These days, F&B establishments open their doors faster than you can video an egg porn video, so much that I am inclined to only try eateries with new concept / dishes. Such cafes / restaurants will usually be placed at a higher footing in my head at the outset. Steam Box @ Serangoon Gardens falls neatly into this category, being Hong Kong’s recent food trend of steam-potting.
Steam-potting is very simply, steaming your food at the table, instead of the usual grilling, or hotpotting. From poultry to seafood to dim sum, you can have the food ready within 6 minutes at the most, thanks to the high-speed steaming technology. The orders are sorted into coloured plates, which correspond to a specified period of time that they should be steamed for.
Because most dishes are served raw and unmarinated, having condiments to complement the food is quite a necessity. Each person is charged $2.50++ for unlimited servings of condiments. Amongst the 18 different choices you have to create your own dipping sauce, three of them are made in house: the sambal sauce, seafood spicy and sour sauce and black pepper meat sauce.
Before the interactive dining experience commences, you will see that buried under the steaming plate is a cooker. It is mandatory to order either a Century Egg, Pork Rib and Parsley Porridge ($15++) or Clam, Dried Scallop and Ginger Slice Porridge ($18++). The fun bit is that the porridge will serve as a base – that is, as you start steaming your food, their essence and nutrients will drip into the cooker and enhance the flavour of the porridge. However, I think this is my only and major gripe; I am not one who eats porridge. And I can only imagine how a group of two, or even three persons may not be able to dine here because of the need to order a porridge base that they will not be able to finish. It is not the most flexible option and to me, it is a policy not very welcomed.
Of the few marinated dishes they offer, I have tried, and love the Chef’s Marinated Spicy Pork Rib ($4++/small plate, $8++/big plate) and the Chef’s Marinated Ginger Chicken Thigh with Wolfberry ($4.50++/small plate and $9++/big plate). I especially could not get enough of the latter, where I was pleasantly surprised at how tender the meat was. The marination was also on point; a very Chinese dish that maybe being abroad for 9 months had made me desire it even more.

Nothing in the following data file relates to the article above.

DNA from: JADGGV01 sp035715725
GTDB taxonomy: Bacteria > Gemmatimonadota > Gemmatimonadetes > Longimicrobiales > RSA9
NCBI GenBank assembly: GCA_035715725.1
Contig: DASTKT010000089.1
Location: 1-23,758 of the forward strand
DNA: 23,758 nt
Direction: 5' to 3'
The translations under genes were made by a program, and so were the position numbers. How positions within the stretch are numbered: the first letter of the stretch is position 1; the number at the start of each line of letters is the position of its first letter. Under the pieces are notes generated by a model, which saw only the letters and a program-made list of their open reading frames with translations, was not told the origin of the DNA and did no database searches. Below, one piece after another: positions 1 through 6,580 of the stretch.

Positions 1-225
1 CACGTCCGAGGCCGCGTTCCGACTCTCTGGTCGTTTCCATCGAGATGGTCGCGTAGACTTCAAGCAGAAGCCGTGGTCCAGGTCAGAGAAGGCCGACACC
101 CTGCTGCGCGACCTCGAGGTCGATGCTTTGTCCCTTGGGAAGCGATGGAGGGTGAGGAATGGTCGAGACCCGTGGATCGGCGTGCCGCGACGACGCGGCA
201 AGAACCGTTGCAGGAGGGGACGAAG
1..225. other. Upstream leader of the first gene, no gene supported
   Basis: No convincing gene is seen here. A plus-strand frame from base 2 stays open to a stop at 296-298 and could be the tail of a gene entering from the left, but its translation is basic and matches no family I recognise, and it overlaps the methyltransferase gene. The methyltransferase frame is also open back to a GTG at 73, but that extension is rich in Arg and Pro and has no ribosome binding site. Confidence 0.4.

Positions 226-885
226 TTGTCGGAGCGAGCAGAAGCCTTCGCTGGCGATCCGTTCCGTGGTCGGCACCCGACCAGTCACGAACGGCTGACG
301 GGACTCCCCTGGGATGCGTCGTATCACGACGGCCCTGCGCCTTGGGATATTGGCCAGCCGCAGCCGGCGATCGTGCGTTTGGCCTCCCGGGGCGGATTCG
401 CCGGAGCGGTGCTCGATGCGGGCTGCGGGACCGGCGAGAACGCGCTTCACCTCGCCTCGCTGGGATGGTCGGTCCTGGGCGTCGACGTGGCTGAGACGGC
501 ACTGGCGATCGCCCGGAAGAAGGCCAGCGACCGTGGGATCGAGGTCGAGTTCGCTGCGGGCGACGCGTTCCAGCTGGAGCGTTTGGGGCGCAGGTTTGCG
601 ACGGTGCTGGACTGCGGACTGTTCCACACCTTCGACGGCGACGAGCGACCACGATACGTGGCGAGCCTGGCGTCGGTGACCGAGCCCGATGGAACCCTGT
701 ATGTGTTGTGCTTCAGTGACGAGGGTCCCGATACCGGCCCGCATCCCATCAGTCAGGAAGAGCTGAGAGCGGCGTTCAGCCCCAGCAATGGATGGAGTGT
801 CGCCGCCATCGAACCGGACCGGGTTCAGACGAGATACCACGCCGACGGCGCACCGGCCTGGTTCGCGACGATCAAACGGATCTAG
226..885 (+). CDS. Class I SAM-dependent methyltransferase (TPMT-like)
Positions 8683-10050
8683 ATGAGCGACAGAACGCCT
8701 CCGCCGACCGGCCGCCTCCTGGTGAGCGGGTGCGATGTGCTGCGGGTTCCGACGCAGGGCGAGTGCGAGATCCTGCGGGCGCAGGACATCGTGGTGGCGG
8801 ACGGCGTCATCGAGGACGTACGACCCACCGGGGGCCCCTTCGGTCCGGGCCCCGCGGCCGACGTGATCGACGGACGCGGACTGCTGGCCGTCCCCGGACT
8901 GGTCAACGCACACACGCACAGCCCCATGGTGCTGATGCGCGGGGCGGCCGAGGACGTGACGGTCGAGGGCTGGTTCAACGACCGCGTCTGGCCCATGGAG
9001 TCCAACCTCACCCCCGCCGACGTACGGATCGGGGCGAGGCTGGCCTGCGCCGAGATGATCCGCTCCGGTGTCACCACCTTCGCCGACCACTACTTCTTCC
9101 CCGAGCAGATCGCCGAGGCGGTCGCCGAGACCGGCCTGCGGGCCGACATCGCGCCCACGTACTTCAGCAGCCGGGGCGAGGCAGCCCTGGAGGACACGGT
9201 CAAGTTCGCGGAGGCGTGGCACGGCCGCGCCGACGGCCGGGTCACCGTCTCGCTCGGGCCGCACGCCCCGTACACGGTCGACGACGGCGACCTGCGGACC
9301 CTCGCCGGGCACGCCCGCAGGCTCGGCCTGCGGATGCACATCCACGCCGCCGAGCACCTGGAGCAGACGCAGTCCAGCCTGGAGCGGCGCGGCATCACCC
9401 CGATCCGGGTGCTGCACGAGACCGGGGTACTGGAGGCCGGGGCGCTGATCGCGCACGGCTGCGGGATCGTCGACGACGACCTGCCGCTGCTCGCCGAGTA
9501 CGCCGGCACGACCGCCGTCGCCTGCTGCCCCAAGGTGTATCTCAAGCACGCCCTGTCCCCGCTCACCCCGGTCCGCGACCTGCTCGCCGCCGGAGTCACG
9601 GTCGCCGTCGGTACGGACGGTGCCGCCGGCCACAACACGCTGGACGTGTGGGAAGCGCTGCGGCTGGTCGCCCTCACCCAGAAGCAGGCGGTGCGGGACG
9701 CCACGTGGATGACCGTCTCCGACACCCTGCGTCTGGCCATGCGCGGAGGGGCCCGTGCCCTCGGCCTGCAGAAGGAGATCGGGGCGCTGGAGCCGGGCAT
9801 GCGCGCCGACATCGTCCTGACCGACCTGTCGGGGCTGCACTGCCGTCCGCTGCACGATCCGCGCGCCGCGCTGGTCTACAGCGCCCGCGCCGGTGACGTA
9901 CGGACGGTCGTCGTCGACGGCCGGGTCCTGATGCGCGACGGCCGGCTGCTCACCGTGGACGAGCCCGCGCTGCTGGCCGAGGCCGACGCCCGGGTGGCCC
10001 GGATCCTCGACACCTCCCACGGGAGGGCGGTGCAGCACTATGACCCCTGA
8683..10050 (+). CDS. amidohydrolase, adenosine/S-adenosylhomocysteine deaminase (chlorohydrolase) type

Other dishes include Premium Shitake Mushroom ($5.60++), Iberico Black Pork ($9++/small plate, $18++/big plate), Australian Prime Short Rib ($11++/small plate, $22++/big plate), Clams ($13++) and more. I must say, maybe because they are served raw and unmarinated, the prices are largely reasonable in my opinion.
Interestingly, you can also steam your own dim sum. We had the Creamy Egg Custard Bun ($4.80++/3), which appears similar to, but not to be mistaken for Salted Egg Yolk Bun. My favourite is the Otah Siew Mai ($4.80++/3). Although its entire structure was weak (especially after steaming), the relatively messy affair was quite worth the while.
Coincidentally, Steam Box opened exactly two months ago. While the interior of the restaurant is nothing fanciful, it does not bother me much especially if it means that it will not cost me an arm and a leg to dine here. The increasingly health-conscious me takes a huge favouritism towards the concept. The only downside is that you will receive an unsolicited facial at the same time – it is fine when the steaming plate is covered and cooking, but when you open it and start to dig in, having steam in your face will be inevitable if the wind direction is not in your favour. But well, one way to prevent this is to take the food out of the steaming plate and put the cover back on before you start eating.
In any event, it is one restaurant I’d recommend to anyone who asks, on the condition that you do not mind having porridge.
Photos by Kathleen.
Address: 68 Serangoon Garden Way Singapore 555964
Telephone: 6281 6939
Opening Hours: 11am – 3pm, 6pm – 11 (Tue – Fri); 11am – 11pm (Sat & Sun); Closed on Monday.
This was a media session.